On Library Cards and Things That Really Matter

library-books

Last Saturday, we came home from a drive to the nearest city with a pile of library books. Along with a bottle of white wine, an improvised but delicious orange cake, cozy pillows on the couch and a good fire in the wood stove, they were a perfect for a gray January weekend.

But they were actually more than that. They were a way to celebrate the arrival in the mail of our so-called id-numbers earlier that week. Whoopee! There are tons of things to sort out now that these precious digits are here, opening the door to endless administrative joys, but somehow the first thing we actually did was to go and get ourselves a library card each.

When I think about it, it was a pretty nice way of thumbing our noses at administrative loopholes and reaffirming what really matters. Reading matters, for example.

As an academic researcher, I used to spend quite some time reading papers and textbooks. It was part of my job, and therefore I was even paid to do so. This, in turn, entitled be to move to a new country quite easily. Strangely enough, when I decided that I’d be happier and more useful spending an equally significant part of my time reading piles of library books covering a broad range of important subjects, from philosophy of science to writer’s biographies, local history, renovating houses and growing vegetables (among other things), it went a little less smoothly.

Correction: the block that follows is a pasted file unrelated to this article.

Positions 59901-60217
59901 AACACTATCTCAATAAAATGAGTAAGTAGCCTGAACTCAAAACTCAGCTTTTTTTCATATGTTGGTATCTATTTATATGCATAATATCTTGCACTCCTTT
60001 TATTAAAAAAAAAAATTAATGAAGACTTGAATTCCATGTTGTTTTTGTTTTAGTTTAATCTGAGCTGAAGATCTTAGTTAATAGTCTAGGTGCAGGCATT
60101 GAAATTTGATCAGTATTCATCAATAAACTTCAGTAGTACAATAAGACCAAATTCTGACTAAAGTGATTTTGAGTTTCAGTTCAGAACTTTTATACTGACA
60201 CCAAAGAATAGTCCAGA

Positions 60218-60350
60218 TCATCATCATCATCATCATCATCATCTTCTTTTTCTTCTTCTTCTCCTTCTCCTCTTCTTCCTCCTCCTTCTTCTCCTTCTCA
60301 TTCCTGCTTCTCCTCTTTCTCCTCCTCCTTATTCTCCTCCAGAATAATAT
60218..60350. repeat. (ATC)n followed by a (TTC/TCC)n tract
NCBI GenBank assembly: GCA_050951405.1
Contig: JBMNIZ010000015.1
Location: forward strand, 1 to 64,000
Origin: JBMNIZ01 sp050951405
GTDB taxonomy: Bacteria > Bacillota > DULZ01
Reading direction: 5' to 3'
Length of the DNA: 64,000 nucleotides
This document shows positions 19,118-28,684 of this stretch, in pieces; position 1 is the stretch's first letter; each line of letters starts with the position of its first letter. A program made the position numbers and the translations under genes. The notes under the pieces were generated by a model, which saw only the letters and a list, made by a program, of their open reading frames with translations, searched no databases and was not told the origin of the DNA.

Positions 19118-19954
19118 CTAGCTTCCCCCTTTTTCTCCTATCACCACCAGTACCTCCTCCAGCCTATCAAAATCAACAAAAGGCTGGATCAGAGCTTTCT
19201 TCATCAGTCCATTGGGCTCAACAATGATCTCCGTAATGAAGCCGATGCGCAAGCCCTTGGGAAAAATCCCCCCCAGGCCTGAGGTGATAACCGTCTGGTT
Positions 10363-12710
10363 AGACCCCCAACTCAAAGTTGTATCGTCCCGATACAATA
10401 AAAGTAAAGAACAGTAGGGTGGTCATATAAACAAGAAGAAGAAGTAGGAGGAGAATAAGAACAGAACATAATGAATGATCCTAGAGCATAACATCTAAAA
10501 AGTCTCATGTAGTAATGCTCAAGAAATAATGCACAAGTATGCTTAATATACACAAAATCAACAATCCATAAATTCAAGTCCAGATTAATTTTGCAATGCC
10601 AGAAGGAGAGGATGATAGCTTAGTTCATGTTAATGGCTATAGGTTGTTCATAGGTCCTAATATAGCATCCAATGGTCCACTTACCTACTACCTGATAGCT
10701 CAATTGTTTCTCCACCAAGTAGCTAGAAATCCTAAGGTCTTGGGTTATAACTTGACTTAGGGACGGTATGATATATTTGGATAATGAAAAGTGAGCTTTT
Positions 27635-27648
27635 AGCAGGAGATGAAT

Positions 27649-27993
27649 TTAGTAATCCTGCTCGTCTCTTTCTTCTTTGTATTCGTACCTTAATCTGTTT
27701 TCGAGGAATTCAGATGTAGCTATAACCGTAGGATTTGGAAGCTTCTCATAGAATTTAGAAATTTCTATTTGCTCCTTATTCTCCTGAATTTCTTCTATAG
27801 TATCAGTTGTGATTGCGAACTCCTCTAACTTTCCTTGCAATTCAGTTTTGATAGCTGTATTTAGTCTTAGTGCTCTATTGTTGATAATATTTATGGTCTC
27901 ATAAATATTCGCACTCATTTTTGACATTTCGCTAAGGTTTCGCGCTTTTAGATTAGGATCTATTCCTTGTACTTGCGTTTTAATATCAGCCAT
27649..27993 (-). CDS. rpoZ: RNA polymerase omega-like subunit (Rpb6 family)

Finally, things are falling into place. We don’t live (yet!) in a world in which doing something useful is sufficient to be able to blossom in peace, but we fixed up our own little space in which we’re hoping to make a living doing things we’re interested in. A tiny red house, a little studio of our own, and library cards. Plus 10 precious digits that mean we can start for good.

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